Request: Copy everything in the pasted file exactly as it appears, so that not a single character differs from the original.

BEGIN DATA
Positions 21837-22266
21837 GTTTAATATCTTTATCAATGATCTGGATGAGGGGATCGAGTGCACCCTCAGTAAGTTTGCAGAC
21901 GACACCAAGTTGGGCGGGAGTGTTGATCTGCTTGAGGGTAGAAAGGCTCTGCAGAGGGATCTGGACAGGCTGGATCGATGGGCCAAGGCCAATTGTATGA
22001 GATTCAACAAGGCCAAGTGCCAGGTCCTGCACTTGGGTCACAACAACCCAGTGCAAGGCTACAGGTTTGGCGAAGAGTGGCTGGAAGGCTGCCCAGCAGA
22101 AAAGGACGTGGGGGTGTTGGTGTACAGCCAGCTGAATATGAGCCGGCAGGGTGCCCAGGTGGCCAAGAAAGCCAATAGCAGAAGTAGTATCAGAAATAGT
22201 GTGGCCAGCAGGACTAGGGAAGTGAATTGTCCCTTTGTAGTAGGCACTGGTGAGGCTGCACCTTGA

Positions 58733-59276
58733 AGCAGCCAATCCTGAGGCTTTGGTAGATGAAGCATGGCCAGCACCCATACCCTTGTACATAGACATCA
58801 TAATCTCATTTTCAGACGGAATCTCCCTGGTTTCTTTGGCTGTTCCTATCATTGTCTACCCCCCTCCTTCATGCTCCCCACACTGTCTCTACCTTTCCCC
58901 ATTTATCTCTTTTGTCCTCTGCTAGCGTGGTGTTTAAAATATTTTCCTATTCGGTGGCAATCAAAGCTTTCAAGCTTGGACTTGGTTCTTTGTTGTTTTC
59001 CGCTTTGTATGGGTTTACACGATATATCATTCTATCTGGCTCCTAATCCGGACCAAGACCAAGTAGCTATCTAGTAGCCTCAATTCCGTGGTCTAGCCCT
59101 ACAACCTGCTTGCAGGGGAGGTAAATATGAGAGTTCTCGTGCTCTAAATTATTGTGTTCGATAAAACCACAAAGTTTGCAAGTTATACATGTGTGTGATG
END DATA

Positions 21837-22266
21837 GTTTAATATCTTTATCAATGATCTGGATGAGGGGATCGAGTGCACCCTCAGTAAGTTTGCAGAC
21901 GACACCAAGTTGGGCGGGAGTGTTGATCTGCTTGAGGGTAGAAAGGCTCTGCAGAGGGATCTGGACAGGCTGGATCGATGGGCCAAGGCCAATTGTATGA
22001 GATTCAACAAGGCCAAGTGCCAGGTCCTGCACTTGGGTCACAACAACCCAGTGCAAGGCTACAGGTTTGGCGAAGAGTGGCTGGAAGGCTGCCCAGCAGA
22101 AAAGGACGTGGGGGTGTTGGTGTACAGCCAGCTGAATATGAGCCGGCAGGGTGCCCAGGTGGCCAAGAAAGCCAATAGCAGAAGTAGTATCAGAAATAGT
22201 GTGGCCAGCAGGACTAGGGAAGTGAATTGTCCCTTTGTAGTAGGCACTGGTGAGGCTGCACCTTGA

Positions 58733-59276
58733 AGCAGCCAATCCTGAGGCTTTGGTAGATGAAGCATGGCCAGCACCCATACCCTTGTACATAGACATCA
58801 TAATCTCATTTTCAGACGGAATCTCCCTGGTTTCTTTGGCTGTTCCTATCATTGTCTACCCCCCTCCTTCATGCTCCCCACACTGTCTCTACCTTTCCCC
58901 ATTTATCTCTTTTGTCCTCTGCTAGCGTGGTGTTTAAAATATTTTCCTATTCGGTGGCAATCAAAGCTTTCAAGCTTGGACTTGGTTCTTTGTTGTTTTC
59001 CGCTTTGTATGGGTTTACACGATATATCATTCTATCTGGCTCCTAATCCGGACCAAGACCAAGTAGCTATCTAGTAGCCTCAATTCCGTGGTCTAGCCCT
59101 ACAACCTGCTTGCAGGGGAGGTAAATATGAGAGTTCTCGTGCTCTAAATTATTGTGTTCGATAAAACCACAAAGTTTGCAAGTTATACATGTGTGTGATG